I have been pondering over what “feedback” does to us, for quite a while now. The thought regarding feedback – both seeking and giving – came to me in one of the training discussions, where we were exploring the concept of ‘learning through the lifespan of adulthood.’ One of my peers spoke about her feelings on feedback, as she said, ‘she stopped seeking feedback from her parents, since it didn’t add value to her growth!’ What she was truly referring to was the societal perception, provided to another person, so that one conforms to the situation. Now, this could be good or bad, however, let me ask you the following questions:
How many times have you asked your friends? – Am I looking fat? Is my make-up OK? Am I dressed well for this meeting? Do I need to carry the presentation with me? – Of course these are simple questions for which we need simple responses and that is feedback provided to us, when we need it. When we seek feedback in the most subtle forms everyday, it is to understand where and how we can modify ourselves for the better (and sometimes only to get flurry of compliments, no one of course, seeks feedback for criticisms)!
Going back to my peer’s example, she sought feedback to ensure she can raise her self-esteem. It was a revelation for me when I read her statement. I realized that feedback is perceptions of value, we receive from others, it is a strong determinant of our personal self-esteem. It is a way in which we realize our self worth and effort. When there is so much attached to feedback, why aren’t we learning the art of effective feedback?
The term feedback itself is a positive, which aims for improvement. However, it is the way, in which we give and receive feedback that makes all the difference. While there are several pros to feedback, there are plenty of cons as well.
Because, feedback is an art, one can learn it, to transform situations favorably! It is one of the best art forms readily available to us in the game of persuasion and influencing.
So, where are we going wrong? Where most of us go wrong, is in the understanding of the art of giving and receiving feedback. Here’s how you can master the art, without compromising on your self-esteem and worth:
- Be in the middle of praise and criticisms: While praise always makes us feel good and criticisms might not, realize that they both need the same treatment from you (as a receiver and a giver). Listen from one ear and get it out from another if you are in a position of receiving. Or when in a position of giving, realize that effective feedback is an amalgamation of praise and criticism. Too much of praise and too much of criticism can easily demotivate and lower one’s self-esteem.
- Be genuine and constructive with your tone: Whether it is feedback on paper/in writing or verbally, ensure you are genuine about about what you want to seek, receive or provide. If someone might not be genuine or constructive then you always have the option of moving forward and forgetting about it! But when you are in a position to influence a change in behavior, whether at work or in your personal life then ensure you are genuine and constructive.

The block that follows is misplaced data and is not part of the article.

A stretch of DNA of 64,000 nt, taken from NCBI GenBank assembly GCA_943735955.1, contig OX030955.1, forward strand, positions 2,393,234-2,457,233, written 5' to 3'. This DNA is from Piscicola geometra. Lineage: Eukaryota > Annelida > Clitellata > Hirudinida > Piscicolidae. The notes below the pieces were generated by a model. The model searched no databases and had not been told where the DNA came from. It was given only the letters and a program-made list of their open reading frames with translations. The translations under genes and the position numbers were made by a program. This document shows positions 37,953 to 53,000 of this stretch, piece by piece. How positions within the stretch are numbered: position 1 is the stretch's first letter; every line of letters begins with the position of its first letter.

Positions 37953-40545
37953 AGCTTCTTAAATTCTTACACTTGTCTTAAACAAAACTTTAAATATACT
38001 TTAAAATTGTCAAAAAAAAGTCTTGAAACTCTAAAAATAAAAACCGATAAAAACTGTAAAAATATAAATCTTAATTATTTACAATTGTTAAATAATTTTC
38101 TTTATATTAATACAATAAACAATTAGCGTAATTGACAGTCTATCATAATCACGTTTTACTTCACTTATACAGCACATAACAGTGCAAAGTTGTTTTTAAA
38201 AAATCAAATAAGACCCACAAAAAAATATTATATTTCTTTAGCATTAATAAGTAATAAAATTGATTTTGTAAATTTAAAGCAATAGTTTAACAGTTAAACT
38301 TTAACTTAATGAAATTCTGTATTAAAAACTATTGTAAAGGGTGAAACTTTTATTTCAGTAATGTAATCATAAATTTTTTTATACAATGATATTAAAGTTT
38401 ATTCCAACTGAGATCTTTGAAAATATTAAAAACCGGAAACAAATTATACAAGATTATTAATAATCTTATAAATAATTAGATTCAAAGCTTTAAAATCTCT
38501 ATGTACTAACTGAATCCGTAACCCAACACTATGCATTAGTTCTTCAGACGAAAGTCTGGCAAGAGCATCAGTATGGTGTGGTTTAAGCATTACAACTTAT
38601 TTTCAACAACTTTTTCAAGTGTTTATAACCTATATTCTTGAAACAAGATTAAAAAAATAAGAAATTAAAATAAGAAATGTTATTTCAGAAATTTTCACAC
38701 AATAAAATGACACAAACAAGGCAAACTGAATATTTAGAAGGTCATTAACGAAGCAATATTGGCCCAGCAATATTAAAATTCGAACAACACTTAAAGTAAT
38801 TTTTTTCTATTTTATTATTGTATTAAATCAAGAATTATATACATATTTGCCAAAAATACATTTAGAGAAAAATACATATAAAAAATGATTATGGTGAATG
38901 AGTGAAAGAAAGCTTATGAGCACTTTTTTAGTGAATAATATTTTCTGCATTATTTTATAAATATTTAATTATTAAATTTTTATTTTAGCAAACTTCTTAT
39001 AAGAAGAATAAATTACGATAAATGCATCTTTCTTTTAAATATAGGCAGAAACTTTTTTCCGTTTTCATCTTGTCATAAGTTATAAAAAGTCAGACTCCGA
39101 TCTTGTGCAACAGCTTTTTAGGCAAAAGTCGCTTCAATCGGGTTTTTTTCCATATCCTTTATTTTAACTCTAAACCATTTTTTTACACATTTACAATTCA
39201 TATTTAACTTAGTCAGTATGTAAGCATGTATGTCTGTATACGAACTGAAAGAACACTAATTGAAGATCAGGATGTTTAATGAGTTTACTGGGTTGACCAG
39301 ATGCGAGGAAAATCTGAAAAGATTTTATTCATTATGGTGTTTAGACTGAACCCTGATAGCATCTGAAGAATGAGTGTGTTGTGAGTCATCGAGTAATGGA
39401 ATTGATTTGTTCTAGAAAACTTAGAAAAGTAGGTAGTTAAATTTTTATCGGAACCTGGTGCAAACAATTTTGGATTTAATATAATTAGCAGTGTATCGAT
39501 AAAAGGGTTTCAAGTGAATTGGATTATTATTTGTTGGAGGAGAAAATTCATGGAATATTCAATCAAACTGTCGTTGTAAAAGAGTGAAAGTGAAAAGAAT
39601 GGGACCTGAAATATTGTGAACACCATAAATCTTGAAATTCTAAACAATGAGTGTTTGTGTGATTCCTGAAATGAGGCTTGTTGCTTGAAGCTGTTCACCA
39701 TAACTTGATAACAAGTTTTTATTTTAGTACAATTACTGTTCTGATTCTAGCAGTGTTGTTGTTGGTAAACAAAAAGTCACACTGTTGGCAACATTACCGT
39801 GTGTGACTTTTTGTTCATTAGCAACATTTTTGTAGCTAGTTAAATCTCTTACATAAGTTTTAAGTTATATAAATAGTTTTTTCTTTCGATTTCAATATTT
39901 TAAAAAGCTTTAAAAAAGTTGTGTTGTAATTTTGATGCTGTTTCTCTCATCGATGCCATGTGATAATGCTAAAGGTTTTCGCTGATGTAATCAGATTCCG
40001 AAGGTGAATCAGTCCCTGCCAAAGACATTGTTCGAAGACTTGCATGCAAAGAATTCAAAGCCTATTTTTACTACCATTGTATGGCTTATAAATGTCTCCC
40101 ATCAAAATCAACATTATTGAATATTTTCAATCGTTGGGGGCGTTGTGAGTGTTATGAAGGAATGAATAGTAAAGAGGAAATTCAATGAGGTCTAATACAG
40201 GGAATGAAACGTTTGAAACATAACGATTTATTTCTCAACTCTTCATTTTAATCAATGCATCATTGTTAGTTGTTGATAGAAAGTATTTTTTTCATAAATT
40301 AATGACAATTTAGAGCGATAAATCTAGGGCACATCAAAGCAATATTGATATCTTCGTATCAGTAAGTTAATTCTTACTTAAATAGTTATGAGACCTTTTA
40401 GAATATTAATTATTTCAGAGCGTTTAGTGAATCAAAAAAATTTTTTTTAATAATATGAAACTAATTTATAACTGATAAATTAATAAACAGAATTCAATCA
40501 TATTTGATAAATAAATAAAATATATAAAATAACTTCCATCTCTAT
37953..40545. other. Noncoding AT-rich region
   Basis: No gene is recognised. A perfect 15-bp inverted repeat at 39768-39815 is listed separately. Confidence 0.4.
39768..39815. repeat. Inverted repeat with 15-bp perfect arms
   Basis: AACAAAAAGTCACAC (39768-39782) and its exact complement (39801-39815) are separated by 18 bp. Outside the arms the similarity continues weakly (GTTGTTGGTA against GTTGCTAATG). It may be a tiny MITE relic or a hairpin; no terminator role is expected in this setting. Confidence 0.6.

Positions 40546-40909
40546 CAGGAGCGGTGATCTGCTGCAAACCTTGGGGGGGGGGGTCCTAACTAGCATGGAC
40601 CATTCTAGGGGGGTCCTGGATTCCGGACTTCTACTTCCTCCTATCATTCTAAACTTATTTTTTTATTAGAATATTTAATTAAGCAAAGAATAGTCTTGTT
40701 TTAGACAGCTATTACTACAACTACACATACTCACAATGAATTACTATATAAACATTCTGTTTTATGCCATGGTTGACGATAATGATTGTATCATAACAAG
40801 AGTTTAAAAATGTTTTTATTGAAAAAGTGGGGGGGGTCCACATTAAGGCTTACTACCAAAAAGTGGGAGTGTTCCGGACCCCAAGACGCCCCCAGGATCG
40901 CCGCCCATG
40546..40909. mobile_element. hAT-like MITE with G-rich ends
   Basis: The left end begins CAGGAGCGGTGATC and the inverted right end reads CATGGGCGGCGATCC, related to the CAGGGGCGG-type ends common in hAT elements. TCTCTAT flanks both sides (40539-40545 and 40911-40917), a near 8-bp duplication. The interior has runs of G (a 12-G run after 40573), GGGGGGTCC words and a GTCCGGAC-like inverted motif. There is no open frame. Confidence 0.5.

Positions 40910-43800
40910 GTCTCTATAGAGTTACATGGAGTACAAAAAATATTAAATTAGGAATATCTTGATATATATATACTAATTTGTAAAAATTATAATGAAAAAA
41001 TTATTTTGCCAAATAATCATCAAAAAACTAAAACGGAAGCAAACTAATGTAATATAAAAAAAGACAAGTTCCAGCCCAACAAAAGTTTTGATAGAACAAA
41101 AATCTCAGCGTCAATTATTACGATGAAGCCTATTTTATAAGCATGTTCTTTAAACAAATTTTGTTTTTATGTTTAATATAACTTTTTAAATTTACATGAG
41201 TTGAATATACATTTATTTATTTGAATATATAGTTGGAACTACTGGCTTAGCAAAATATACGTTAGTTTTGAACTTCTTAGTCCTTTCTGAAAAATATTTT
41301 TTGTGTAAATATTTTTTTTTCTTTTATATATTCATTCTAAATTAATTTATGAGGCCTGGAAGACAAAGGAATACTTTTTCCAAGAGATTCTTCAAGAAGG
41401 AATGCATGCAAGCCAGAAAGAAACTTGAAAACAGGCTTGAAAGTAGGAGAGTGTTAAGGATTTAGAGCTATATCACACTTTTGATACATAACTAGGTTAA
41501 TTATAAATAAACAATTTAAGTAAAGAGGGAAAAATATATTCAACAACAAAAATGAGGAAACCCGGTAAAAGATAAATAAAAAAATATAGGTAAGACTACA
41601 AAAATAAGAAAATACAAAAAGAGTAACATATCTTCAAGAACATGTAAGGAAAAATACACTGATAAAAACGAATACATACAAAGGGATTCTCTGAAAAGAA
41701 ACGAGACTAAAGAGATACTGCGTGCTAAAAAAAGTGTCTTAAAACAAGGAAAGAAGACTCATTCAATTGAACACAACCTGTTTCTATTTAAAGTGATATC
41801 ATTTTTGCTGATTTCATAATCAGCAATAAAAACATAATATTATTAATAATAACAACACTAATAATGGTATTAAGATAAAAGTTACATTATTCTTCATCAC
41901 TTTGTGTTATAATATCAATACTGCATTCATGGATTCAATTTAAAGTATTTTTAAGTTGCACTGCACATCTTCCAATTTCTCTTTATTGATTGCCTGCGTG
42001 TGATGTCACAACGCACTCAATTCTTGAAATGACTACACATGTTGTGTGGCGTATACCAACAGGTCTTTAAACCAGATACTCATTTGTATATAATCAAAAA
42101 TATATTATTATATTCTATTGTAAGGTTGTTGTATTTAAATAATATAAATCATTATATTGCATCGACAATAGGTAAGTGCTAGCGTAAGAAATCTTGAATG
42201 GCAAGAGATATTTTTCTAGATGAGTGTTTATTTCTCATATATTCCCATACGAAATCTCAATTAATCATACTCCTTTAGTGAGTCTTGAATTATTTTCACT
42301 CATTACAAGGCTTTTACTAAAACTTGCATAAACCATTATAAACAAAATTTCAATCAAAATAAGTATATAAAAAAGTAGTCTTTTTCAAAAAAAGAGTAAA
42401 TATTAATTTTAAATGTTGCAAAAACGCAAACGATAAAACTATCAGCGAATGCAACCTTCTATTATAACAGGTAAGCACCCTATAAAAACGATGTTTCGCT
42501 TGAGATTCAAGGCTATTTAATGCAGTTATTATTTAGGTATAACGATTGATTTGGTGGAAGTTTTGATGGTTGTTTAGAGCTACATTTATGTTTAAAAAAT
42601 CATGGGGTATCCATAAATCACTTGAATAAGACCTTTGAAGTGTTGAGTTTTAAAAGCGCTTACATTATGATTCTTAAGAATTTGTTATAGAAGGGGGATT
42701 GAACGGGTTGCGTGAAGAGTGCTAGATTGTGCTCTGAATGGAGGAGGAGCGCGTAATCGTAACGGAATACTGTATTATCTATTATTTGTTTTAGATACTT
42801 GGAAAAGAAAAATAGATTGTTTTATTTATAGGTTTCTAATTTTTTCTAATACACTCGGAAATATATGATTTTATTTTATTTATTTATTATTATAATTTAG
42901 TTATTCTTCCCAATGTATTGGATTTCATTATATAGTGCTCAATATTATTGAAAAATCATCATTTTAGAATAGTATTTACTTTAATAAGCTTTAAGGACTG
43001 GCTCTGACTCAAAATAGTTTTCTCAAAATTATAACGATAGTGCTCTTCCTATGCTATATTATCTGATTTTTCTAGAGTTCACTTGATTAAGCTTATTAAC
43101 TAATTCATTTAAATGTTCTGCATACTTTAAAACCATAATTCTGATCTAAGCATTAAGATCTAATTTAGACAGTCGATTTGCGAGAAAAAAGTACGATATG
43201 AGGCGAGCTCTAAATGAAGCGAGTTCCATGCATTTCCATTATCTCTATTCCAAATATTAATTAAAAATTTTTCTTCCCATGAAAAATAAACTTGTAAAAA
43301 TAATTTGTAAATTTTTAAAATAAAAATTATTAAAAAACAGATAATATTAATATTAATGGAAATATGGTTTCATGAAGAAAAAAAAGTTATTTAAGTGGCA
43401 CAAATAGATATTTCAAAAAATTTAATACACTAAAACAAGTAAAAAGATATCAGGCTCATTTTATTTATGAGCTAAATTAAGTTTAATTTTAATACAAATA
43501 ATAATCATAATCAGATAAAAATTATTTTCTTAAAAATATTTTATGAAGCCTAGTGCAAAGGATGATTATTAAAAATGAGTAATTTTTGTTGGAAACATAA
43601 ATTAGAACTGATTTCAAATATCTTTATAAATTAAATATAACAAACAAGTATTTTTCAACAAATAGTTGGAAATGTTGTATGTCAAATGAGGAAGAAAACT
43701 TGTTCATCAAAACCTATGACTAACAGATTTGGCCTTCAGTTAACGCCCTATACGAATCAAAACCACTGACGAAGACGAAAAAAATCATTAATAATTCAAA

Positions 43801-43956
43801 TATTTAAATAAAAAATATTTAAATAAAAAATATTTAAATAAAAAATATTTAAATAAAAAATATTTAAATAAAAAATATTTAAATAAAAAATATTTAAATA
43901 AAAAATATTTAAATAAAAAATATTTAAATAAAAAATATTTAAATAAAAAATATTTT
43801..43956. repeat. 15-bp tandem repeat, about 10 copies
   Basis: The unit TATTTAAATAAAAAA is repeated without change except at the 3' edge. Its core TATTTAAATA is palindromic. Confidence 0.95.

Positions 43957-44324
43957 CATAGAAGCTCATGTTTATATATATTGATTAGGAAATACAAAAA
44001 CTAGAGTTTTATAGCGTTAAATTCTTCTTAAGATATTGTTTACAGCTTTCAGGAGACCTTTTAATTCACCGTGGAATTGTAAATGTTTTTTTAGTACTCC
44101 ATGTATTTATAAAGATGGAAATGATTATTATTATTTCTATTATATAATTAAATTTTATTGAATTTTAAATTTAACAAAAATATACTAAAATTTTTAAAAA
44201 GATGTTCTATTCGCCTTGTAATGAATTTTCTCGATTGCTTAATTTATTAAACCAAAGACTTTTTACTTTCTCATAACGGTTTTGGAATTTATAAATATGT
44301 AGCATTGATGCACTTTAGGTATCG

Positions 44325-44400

- Positives first and then negatives: Constructive feedback has to have positive and negative suggestions. Realize it is not praise or criticism, rather, you are mentioning the positive outcome and negative outcome in the feedback. For instance if your friend is in need for some life based motivation, let her know of all the positive things she is attracting in her life and how. Similarly help her reflect on her negatives, which might be putting her down in the dumps! No feedback can ever be complete without positive outcomes to be mentioned first and then any negative comments. Again, understand that “your tone is the main ingredient in influencing change of behavior.” There is a fine balance to be maintained. Even at work, don’t ignore the good work someone might have put in along with the negatives that you might see.
- Make it the feedback confidential: A lot of times feedback is sought and provided in public, which can lead to mental resignations (at work or in friendships or relationships as well). If feedback needs to be sought or provided it should be done privately. Not only is it much more constructive but also provides a better judgement of the situation.
- Choose your words wisely: Words can spark enthusiasm, kill curiosity, or also create a self-undermining belief. So if you are seeking or providing feedback to yourself, or others, choose your words wisely! Stop the negative overkill or excessive positive reinforcement, know when situations might not result in the desired outcomes.
Correct feedback is integral to our growth and development, whether we seek it or provide it, at work or at home, it is crucial for personal improvement and performance improvement. Since we cannot change the person on the other end of the spectrum, the change begins from within. When we know how we can provide and seek feedback, life can be much easier!
This article is labor of love, with high amount of research and development effort put into it. If you benefited from it, then I would really appreciate if you shared with those you feel might benefit from it!
I’m putting together a few strategies to cope with non-constructive feedback and turning it into constructive feedback, in my free newsletter. Sign up for it here. If you want to start a discussion on social media then chat up on Twitter or Facebook!